|Home | About | Journals | Submit | Contact Us | Français|
The purpose of the current study was to predict concurrent levels of problem behaviors from young children’s baseline cortisol and attachment classification, a proxy for the quality of caregiving experienced. In a sample of 58 children living at or below the federal poverty threshold, children’s baseline cortisol levels, attachment classification, and problem behaviors were assessed at 17 months of age. We hypothesized that an interaction between baseline cortisol and attachment classification would predict problem behaviors above and beyond any main effects of baseline cortisol and attachment. However, based on limited prior research, we did not predict whether or not this interaction would be more consistent with diathesis-stress or differential susceptibility models. Consistent with diathesis-stress theory, the results indicated no significant differences in problem behavior levels among children with high baseline cortisol. In contrast, children with low baseline cortisol had the highest level of problem behaviors in the context of a disorganized attachment relationship. However, in the context of a secure attachment relationship, children with low baseline cortisol looked no different, with respect to problem behavior levels, then children with high cortisol levels. These findings have substantive implications for the socioemotional development of children reared in poverty.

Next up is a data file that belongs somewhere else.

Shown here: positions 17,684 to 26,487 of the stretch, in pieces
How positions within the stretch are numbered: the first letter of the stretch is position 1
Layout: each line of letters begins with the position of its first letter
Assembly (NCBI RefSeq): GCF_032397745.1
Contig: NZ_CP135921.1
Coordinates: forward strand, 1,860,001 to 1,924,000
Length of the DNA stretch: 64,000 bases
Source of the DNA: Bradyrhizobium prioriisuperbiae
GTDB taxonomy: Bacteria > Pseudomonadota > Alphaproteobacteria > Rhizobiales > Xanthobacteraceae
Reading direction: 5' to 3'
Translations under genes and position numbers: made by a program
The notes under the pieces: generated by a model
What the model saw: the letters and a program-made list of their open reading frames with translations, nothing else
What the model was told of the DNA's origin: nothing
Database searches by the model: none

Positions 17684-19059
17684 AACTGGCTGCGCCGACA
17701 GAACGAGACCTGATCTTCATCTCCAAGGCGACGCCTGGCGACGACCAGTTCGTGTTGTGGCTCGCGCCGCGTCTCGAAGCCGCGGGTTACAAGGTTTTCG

In 2015, an estimated 13.5% of all U.S. citizens, including over one in five children, were living below the federal poverty threshold (U.S. Census Bureau, 2016). Children growing up in conditions of poverty are at increased risk for impaired socioemotional functioning compared to their counterparts living above the poverty threshold (Duncan and Brooks-Gunn, 2000). Parents with low socioeconomic status, compared to parents with high socioeconomic status, tend to report more withdrawal, inattentiveness, and aggression in their children (Brooks-Gunn & Duncan, 1997; Meins, Centifanti, Fernyhough, & Fishburn, 2013; van Oort, van der Ende, Wadsworth, Verhulst, & Achenbach, 2011). These problems tend to persist and also place children on trajectories to experience disadvantages throughout the life course (McLeod & Fettes, 2007; Turney, 2012).